Southern California Edison Seeks Local Energy Resources to Bolster the Transmission Grid

March 7, 2017
Southern California Edison has issued a solicitation that seeks local energy resources to bolster grid resiliency — a departure from a typical utility approach to improve a transmission system.

Southern California Edison has issued a solicitation that seeks local energy resources to bolster grid resiliency — a departure from a typical utility approach to improve a transmission system.

The solicitation speaks to the new and growing use of distributed energy sources to solve grid problems in a pinpointed way. Local energy resources are increasingly viewed as a cost-effective alternative to more conventional centralized energy projects, such as power plant additions.

“Unlike other solicitations looking to increase capacity of the overall electric system, this solicitation is specifically designed to help increase resiliency for the Santa Barbara-Goleta area,” said Colin Cushnie, SCE vice president of Energy Procurement & Management. “We are seeking to provide our customers with increased reliability in the event of transmission outages that could affect this region, and do so with local resources.”

SCE expects to use the local energy resources to meet an hourly need ranging from 15 MW to 55 MW over a 14-hour period per day (7:00 am – 9:00 pm). Depending on economics, portfolio fit, quantity of offers and other factors, SCE may procure a different amount.

The request for offers (RFO) lists a range of potential technologies that might fit the need, among them energy storage, demand response, permanent load shift, combined heat and power, fuel cells, solar plus storage, and renewable distributed generation.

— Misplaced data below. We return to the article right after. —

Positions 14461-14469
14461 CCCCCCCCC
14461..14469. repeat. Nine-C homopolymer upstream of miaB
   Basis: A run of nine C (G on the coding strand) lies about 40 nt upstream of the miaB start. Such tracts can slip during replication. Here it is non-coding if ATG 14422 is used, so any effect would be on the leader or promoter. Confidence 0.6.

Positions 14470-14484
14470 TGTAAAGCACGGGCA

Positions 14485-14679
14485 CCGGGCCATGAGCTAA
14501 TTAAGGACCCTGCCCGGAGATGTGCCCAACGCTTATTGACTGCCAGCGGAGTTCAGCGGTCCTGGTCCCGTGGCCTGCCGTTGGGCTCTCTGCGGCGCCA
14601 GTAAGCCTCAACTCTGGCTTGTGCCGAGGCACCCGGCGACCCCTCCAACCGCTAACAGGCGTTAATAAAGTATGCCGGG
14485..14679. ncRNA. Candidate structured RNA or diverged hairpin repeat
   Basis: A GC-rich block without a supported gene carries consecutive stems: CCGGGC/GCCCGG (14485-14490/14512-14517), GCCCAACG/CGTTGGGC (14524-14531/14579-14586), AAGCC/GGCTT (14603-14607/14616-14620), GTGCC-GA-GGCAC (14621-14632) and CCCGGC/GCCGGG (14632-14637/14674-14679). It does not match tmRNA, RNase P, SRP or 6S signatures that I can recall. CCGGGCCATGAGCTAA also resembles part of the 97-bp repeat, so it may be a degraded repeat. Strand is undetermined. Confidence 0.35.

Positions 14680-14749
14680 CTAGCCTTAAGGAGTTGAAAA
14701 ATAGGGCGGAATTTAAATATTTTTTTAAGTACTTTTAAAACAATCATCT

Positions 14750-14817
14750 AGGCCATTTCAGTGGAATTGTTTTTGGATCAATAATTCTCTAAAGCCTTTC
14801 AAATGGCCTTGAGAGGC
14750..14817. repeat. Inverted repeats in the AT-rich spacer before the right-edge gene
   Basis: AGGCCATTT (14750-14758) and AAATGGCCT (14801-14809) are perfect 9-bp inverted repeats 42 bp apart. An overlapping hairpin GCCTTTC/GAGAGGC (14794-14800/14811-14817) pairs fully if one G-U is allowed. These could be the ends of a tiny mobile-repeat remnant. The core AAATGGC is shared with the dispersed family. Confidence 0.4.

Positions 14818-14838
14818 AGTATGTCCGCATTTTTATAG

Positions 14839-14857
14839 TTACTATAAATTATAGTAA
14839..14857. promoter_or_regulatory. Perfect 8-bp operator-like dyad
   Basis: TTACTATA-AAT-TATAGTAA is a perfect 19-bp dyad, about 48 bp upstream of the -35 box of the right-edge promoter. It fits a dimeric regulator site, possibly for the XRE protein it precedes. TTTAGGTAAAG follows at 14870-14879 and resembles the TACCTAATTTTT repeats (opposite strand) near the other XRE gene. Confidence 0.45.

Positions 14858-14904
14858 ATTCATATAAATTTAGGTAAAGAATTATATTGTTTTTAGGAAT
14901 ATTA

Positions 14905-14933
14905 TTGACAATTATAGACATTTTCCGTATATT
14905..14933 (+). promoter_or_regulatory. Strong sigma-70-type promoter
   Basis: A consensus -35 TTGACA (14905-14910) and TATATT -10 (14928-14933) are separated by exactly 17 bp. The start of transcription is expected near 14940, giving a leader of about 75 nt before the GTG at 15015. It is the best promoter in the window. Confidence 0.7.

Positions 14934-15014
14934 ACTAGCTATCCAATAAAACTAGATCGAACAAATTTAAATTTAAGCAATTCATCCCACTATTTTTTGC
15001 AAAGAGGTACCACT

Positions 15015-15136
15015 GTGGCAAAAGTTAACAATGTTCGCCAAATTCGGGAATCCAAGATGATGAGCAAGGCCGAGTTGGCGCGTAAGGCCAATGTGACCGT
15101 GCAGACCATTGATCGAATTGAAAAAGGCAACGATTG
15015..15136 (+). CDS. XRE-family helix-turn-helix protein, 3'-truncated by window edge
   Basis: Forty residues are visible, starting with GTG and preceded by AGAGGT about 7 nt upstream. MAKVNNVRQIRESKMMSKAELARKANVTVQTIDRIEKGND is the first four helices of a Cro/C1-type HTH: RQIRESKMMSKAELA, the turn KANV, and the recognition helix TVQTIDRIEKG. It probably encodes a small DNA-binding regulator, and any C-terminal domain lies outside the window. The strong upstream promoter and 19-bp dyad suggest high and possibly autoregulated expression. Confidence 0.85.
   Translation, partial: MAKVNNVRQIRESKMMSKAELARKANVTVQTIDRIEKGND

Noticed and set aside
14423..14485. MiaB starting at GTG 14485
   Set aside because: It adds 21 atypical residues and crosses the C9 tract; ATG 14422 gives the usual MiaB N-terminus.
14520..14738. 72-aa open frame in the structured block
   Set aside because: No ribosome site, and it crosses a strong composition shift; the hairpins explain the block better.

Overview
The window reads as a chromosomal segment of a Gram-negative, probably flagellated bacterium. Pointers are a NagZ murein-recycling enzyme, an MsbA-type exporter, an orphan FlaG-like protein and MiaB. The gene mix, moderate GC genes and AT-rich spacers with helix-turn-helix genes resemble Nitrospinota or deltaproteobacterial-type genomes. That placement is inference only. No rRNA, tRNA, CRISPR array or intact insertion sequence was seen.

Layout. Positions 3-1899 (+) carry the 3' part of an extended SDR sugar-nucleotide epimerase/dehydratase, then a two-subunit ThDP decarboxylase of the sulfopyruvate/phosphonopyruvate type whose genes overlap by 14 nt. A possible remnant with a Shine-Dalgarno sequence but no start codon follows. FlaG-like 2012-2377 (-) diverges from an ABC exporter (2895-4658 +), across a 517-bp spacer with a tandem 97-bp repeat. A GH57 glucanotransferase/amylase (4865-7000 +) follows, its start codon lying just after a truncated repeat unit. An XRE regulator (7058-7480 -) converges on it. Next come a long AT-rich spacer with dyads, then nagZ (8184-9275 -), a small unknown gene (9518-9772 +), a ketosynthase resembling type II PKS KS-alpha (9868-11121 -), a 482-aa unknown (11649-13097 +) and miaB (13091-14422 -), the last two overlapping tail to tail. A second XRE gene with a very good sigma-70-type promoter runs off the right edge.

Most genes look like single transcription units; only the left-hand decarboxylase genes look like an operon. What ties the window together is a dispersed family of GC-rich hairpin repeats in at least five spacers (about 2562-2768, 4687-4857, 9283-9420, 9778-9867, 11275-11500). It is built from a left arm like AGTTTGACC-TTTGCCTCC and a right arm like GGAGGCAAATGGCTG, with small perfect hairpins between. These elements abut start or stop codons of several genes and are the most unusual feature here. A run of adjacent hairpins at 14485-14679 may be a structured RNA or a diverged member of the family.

SCE will evaluate benefits and costs in selecting local energy resources. The evaluation will vary by resource. For example, the utility will consider the ability of front-of-the-meter storage to deliver ancillary services in real-time — something it will not expect of other resources, except possibly solar-plus-storage.

Winning projects must be commercially proven and ready to run no earlier than June 1, 2019, and no later than June 1, 2020.

Contracts will run from 5 to 20 years, unless they are for stand-by demand response, which will be offered five to 10-year contracts.

Bid winners also must be able to connect to a circuit, load or lower-level substation served by the Goleta 220/66-kilovolt substation.

[clickToTweet tweet=”SCE to use #distributedenergy to solve grid problems in a pinpointed way.” quote=”SCE to use distributed energy to solve grid problems in a pinpointed way.”]

Bids are due July 10. SCE expects to choose winners in February 2018 and seek approval of contracts from the California Public Utilities Commission in March 2018.

SCE has scheduled a bidder’s conference on March 22 at 10 a.m. (PDT). The RFO is available at

Track solicitations for local energy resources by following us on Twitter @MicrogridNews.

About the Author

Elisa Wood | Editor-in-Chief

Elisa Wood is an award-winning writer and editor who specializes in the energy industry. She is chief editor and co-founder of Microgrid Knowledge and serves as co-host of the publication’s popular conference series. She also co-founded, where she continues to lead a team of energy writers who produce content for energy companies and advocacy organizations.

She has been writing about energy for more than two decades and is published widely. Her work can be found in prominent energy business journals as well as mainstream publications. She has been quoted by NPR, the Wall Street Journal and other notable media outlets.

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